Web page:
Committee did not support removal of ALR lands

Members voiced that there is desirability in increasing the density of the downtown but by infill of existing housing areas.

Dear Editor:

Re Summerland ALR land Removal

I have attended all the public hearings, replied to all surveys and read all the information I could about this issue.  I also was a member of Summerland’s Climate Action Committee for both phases; deciding on Summerland’s climate action plan which was incorporated into the Official Community Plan and its implementation phase for the last two years.

As part of that group, we set out some goals to ensure Summerland’s environmental sustainability.  I disagree with how the council and staff are characterizing this removal of land as more sustainable.

There was never in either phase a suggestion by the SCAC that we trade off farmland for savings of greenhouse gas emissions by building on agricultural land close to town. In both phases there was a recognition that at the heart of sustainability is our ability to feed our population from local produce.

The cost of importing food from afar (from a greenhouse consumption point of view) is far higher than any gains achieved by building on the ALR land close to town.

In many meetings, members voiced that there is desirability in increasing the density of the downtown but by infill of existing housing areas rather than removal of agricultural land.

Two members of our SCAC committee, Coun. Lloyd Christopherson and Don Hudgeon, should have openly declared their conflict of interest in 2009 with respect to this removal of ALR land and sitting on this committee (which made recommendations to council about sustainability and its affects on the OCP.)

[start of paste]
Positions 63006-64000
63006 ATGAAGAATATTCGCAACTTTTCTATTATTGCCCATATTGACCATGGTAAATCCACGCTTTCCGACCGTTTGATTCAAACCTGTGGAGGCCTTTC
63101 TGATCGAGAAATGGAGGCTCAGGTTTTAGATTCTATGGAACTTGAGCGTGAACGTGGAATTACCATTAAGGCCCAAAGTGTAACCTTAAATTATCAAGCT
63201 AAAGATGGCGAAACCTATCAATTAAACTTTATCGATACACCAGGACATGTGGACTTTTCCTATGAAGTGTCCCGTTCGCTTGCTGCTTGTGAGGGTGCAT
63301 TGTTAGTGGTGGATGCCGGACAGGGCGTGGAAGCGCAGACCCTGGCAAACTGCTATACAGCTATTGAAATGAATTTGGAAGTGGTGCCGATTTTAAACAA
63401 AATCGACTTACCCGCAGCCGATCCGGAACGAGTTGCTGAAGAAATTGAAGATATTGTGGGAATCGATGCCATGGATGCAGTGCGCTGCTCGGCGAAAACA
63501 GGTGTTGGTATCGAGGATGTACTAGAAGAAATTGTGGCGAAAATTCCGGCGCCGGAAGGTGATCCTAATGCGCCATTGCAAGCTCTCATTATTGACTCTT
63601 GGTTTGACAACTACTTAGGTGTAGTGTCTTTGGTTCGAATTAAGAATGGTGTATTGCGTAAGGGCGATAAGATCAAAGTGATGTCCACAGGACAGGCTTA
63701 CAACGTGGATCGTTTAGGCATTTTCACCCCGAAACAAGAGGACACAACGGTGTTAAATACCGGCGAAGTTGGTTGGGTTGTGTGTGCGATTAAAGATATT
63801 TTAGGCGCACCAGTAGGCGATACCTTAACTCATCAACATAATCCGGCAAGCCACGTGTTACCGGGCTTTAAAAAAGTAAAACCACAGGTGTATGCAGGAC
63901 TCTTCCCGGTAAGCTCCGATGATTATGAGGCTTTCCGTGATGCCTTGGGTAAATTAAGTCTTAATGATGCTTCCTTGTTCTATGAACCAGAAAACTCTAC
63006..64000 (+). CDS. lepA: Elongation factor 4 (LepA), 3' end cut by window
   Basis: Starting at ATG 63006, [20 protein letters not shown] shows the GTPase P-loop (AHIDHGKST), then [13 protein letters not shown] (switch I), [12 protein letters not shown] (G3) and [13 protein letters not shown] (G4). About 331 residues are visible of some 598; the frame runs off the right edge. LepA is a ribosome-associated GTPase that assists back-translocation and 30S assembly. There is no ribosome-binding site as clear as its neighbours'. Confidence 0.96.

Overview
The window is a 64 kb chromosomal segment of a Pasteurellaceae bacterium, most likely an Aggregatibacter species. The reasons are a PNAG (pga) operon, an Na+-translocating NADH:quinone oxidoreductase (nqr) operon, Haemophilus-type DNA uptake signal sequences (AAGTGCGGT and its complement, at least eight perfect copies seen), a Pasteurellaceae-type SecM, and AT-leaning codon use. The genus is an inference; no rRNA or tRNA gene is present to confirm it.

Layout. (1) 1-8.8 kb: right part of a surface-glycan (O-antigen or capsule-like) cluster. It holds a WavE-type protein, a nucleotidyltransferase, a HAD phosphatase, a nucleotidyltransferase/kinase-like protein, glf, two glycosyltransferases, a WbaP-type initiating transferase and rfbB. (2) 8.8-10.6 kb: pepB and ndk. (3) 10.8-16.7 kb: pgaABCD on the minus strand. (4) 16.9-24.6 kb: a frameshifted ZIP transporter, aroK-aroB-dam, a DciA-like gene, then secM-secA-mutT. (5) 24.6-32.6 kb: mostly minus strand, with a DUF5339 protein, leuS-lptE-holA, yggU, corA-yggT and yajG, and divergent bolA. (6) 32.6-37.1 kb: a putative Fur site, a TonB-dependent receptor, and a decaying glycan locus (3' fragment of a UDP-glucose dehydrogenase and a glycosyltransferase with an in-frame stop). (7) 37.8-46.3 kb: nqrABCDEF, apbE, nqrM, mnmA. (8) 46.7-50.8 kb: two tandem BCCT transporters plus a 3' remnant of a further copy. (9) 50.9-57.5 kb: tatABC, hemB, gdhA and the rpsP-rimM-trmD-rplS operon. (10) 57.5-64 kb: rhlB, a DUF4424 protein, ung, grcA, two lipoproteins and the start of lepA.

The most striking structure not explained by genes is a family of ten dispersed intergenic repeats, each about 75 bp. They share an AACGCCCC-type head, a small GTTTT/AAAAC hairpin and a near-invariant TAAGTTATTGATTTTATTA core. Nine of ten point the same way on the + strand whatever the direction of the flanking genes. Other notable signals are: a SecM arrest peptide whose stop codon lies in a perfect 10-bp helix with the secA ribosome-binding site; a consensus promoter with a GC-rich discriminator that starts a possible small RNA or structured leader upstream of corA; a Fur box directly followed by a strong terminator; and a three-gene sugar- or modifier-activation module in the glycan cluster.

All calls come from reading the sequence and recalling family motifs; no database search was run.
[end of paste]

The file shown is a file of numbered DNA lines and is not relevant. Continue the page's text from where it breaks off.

As a professional accountant, I also find it erroneous that ALR land removal is characterized as bringing further revenue to the municipality’s coffers.

With the municipality’s costs of infrastructure, etc. for new housing higher by 20 per cent than the revenue it will generate, this removal of ALR land will not solve any of the fiscal difficulties that Summerland is in.

By far, it would have been better that Summerland reined in its inflated capital expenditures over the last few years, such as the Wharton Street project with its $1,000,000 sunk cost, the $1,000,000 overage on street improvements and the additional premium paid to construct a deluxe police station which could have cost us significantly less.

We have a small population and these items saddled the community with significant debt.

Our council did not listen to the residents when they opposed these proposals either! I moved back to Summerland for the same reason as most of us: to enjoy the rural, natural environment.

Council has a fiduciary duty to act for its residents rather assuming they know what is best for the community or act in their own personal interest.

Margaret Holler

Summerland